Wrangell Sentinel -

By Dan Rudy 

Rain delay for cancer care tournaments


Dan Rudy/ Wrangell Sentinel

Bill Messmer and Shannon Booker make the best of bad weather Saturday at Muskeg Meadows Golf Course. The Rally For Cancer Care tournaments planned for the weekend had to be rescheduled following a deluge of rain and gale-force winds.

It isn't often that the weather gets one over on events in Wrangell, but both the ladies' and men's Rally For Cancer Care golf tournaments this past weekend have had to be rescheduled. The course at Muskeg Meadows was soaked by more than 3 1/2 inches of rain, while gale-force winds on Saturday delayed more than 40 Petersburg participants from making the trip.

"This is the first time the weather's been so terrible," said Jane Bliss, director of support services at Wrangell Medical Center. "The course is soaked. The seas are going to be high today."

For close to a decade, the golf tourneys have raised funds for the Wrangell Medical Center (WMC) Foundation's cancer care program. The tournament was started by Kathy Sandness, Betty Abbott and Joey Woodbury, in conjunction with the Susan G. Komen Breast Cancer Association, and has assisted more than 30 Southeast Alaskans with travel and lodging expenses as they sought medical treatment for various forms of cancer.

"It just helps defray a bit of the cost," Bliss explained. The reimbursement program comes in the form of a grant through the WMC Foundation. A travel assistance application is available on the medical center's website.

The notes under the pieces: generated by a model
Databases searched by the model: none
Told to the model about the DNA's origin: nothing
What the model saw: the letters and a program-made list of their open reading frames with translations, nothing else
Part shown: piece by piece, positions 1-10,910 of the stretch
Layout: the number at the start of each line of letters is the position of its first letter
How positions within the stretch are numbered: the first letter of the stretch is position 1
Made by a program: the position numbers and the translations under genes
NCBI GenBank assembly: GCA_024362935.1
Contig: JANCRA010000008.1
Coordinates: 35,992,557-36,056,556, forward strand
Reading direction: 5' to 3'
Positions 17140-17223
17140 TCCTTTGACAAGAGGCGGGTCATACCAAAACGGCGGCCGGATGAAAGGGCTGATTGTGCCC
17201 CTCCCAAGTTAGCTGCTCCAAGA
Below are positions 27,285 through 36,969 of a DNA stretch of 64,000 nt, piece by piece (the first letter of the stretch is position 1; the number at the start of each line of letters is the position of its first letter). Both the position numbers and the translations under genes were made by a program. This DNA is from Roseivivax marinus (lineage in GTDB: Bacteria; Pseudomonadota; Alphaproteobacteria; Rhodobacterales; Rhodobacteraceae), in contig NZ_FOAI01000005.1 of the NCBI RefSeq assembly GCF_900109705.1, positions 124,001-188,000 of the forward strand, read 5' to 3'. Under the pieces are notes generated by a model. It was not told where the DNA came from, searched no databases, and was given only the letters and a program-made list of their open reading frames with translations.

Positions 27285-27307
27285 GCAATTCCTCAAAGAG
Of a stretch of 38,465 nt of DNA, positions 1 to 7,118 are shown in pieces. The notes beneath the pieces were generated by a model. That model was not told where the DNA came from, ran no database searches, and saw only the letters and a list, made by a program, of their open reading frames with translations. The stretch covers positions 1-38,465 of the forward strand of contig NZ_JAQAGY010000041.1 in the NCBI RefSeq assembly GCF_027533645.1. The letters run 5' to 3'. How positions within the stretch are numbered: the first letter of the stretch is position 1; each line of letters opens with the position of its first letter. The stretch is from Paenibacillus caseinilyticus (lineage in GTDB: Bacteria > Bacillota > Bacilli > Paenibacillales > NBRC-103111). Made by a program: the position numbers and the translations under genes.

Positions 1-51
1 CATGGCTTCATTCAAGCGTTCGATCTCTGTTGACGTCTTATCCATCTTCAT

The annual golf rallies have helped replenish the program's coffers, raising tens of thousands of dollars each year.

"It's a very fun one," the course's general manager Shannon Booker said of the event.

Last year there were 83 participants, plus volunteers. "Cancer affects every one of us," she added. "This is just a really good fundraiser to go toward the cause."

A couple dozen women still turned up in their pinks Saturday morning despite the downpour, but the tents set up for the barbecue, silent auction and other activities were being buffeted about by the wind. Between that, the missing Petersburg group and the soggy fairways, organizers thought it better to try rescheduling.

Depending on the weather, Booker explained, there are weekends available at Muskeg Meadows before the course winterizes in mid-September. So far August 23-24 seems likely, with all events happening as previously planned on their respective Saturday and Sunday schedules.

"If not, we have a silent auction for the women's (event)," said Bliss. Organizers would display items around town for the silent auction. Donations are also accepted. Interested persons can ask for Janet Buness at the hospital by calling 874-7000.

As they prepares for the end of the season, Muskeg Meadows staff will also be raising money by selling raffle tickets-a pair of round-trip passes with Alaska Airlines being the grand prize.

"They've been a great supporter of the golf course here," said Bill Messmer, board member and volunteer at Muskeg Meadows. Tickets will be sold through Sept. 1, or until they are gone, and are available at the course or from its board members.

"A lot of this has been put up by volunteers," Messmer said of the golf course, built with material donated by the lumber mill after it could no longer burn its scraps and waste wood.


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